Sloane Davidson (second from left) at her Valentine's Day crafting event for refugees at The Shop in Homewood. Photo by Taylor Davidson.

After living away from her native Pittsburgh for 15 years, long-time nonprofit professional and community activist Sloane Davidson saw an opportunity to make a difference in her hometown.

“I always pictured coming back to Pittsburgh,” says Davidson, who moved back with her husband in 2015. “With everything that was going on in terms of positive momentum and the new mayor, and I felt like it was the right time to come. I really wanted to be part of the energy and the positive change that I saw happening in Pittsburgh.”

So she created Hello Neighbor, a pilot program that pairs local refugees with formally trained, native-born mentors. The project officially launched in May with an orientation for the mentors who will spend the next four monthsJune through Septemberhelping refugee families better adjust to American life through various activities.

To get the project right, Davidson enlisted the expertise of more than 100 people, including ethnic group leaders, government officials and academics, and completed a stint at the University of Pittsburgh’s Graduate School of Public and International Affairs, where she worked to better understand the refugee crisis. Last February, she also hosted a free Valentine’s Day crafting event that gathered more than 300 people, including Mayor Bill Peduto and more than 75 refugees from seven countries, at The Shop in Homewood.

As Hello Neighbor prepares to move forward, Davidson talked to NEXTpittsburgh about the challenges of reaching out to refugees and why Pittsburgh is the perfect place for this type of program.

What led you to create Hello Neighbor?

Part of what I really wanted to do was get a good grasp of what was going on around the world. But more than anything it’s really important to think about how we can effect change locally. I kept coming back to this idea that refugees are a vulnerable community that doesn’t always have a voice. Something that I really saw in my own life was two sides of the equation: on one side, people who wanted to stand up for refugees and immigrantsmarch on Schenley Plaza or go to the airport and protest these executive ordersbut they most likely didn’t directly know any refugees or immigrants. On the other side of the equation, you have the refugees I was working with who I didn’t feel knew how much people were standing up for them. I’d go visit a family and they only saw those tidbits from the media that made it seem like everybody was against them. And so I came to this idea of how can I bridge these two groups together? Something that was really important to me in creating a mentorship program was to do it as a cohort model.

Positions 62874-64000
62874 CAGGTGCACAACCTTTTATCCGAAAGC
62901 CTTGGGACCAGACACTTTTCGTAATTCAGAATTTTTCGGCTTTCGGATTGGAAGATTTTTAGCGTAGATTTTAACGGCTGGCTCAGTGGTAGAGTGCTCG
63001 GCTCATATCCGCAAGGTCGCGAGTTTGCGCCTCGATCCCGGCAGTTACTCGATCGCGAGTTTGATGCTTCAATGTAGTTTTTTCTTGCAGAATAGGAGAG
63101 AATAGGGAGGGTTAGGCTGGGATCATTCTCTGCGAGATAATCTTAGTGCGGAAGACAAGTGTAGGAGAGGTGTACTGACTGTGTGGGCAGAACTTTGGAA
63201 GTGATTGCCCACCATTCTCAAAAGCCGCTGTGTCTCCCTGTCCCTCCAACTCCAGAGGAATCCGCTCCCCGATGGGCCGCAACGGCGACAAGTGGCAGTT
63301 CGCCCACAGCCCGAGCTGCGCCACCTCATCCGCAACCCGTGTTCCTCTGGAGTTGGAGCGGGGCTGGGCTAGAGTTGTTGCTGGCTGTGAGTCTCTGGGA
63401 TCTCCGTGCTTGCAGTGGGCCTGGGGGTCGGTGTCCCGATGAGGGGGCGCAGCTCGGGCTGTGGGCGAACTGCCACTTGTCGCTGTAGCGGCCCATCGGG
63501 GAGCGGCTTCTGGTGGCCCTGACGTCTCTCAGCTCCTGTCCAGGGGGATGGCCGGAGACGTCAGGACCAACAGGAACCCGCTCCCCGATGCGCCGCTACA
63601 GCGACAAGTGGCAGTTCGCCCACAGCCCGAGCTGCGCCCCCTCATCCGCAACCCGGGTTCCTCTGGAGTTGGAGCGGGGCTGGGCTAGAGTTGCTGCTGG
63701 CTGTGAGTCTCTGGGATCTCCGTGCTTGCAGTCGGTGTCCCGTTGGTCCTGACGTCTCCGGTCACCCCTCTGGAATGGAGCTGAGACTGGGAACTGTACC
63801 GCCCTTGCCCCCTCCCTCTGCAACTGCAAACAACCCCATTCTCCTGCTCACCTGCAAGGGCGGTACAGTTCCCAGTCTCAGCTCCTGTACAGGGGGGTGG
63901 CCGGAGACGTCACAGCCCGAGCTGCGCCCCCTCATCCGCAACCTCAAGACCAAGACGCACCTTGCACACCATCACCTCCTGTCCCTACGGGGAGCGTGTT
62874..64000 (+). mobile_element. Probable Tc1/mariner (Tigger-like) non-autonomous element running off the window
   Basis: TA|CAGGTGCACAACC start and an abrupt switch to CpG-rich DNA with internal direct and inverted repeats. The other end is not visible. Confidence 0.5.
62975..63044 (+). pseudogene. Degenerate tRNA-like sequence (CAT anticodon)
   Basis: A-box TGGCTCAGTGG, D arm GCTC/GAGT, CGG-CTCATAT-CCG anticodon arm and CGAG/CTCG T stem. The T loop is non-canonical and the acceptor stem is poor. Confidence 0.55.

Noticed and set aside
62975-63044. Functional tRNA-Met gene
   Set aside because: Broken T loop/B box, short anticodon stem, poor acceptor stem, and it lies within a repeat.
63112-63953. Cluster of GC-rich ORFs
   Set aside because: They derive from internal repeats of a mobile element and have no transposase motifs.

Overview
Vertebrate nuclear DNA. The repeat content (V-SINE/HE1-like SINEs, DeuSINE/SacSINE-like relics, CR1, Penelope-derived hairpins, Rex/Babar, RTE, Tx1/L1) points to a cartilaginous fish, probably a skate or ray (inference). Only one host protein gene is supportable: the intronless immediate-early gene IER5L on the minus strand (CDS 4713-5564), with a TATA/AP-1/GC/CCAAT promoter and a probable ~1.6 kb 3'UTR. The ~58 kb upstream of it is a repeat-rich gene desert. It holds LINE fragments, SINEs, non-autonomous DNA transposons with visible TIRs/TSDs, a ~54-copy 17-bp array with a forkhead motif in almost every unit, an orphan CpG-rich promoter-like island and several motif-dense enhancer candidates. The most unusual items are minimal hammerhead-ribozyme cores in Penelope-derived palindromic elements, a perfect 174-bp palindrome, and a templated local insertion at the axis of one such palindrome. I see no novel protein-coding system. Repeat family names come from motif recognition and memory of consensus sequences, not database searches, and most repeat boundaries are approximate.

They say the refugee experience can be very isolating, and it is. A lot of times without language or access to transportation, they go to school, they go to work and they come home, and they repeat that. They don’t know about other activities, they don’t know about free things. There’s a lot they don’t have access to or knowledge of around getting more integrated into Pittsburgh.

Could you cite some of the refugee groups represented in Pittsburgh?

There are seven main groups that are represented in PittsburghBhutanese, Burmese, Iraqi, Afghan, Syrian, Congolese and Somalian. Our goal is to get at least one family from each of those groups.

Valentine's Day for Good event at The Shop in Homewood. Photo by Taylor Davidson.
Valentine’s Day crafting event at The Shop in Homewood. Photo by Taylor Davidson.
Valentine’s Day crafting event at The Shop in Homewood. Photo by Taylor Davidson.

How does the program work?

Throughout the program, the refugees and their mentors will be getting together and doing everything from cooking in each other’s homes to exploring Pittsburgh. I interviewed refugees about what they wanted from this program and they are really excited to be in Pittsburgh and they want to know more about the city. They’re excited to be in America and they want to know more about our culture and holidays and traditions. So I’m encouraging the mentors to take them to places around the city. Part of that is I’m securing free and low-cost opportunities for them. Pittsburgh has a lot of free things that happen in the summer. I’m trying to take some of that decision fatigue from the mentors by giving them ideas, but also a number of organizations around the city have come to me and offered free tickets and custom packages. It’s pretty exciting that a lot of places in the city are reaching out to me.

It was really important for me to have an economic development and empowerment tool built-in for the refugees. So for the refugees participating, they are entered in to receive funding from what I call the Refugee Assistance Fund. They can apply for funding to help with skill training, job development or childcare if they’re going to a job interview or going to English classes.

On the mentor side, it was really important for me to have them walk out of the program not only feeling like they made a long-lasting friend with a refugee and had this great experience but I also really wanted them to understand refugee resettlement and do some myth-busters around who refugees are. I made a Refugee Advocacy Certificate and the mentors go through training and an orientation to kick off the program. I think everybody has someone in their life who doesn’t understand the refugee experience or what it is. I hope I’m arming this group with that information and they’ll be able to carry that with them.

Amanda Waltz

Amanda Waltz is a freelance journalist and film critic whose work has appeared locally in numerous publications. She writes for The Film Stage and is the founder and editor of Steel Cinema, a blog dedicated to covering Pittsburgh film culture. She currently lives in Pittsburgh with her husband and oversized house cat.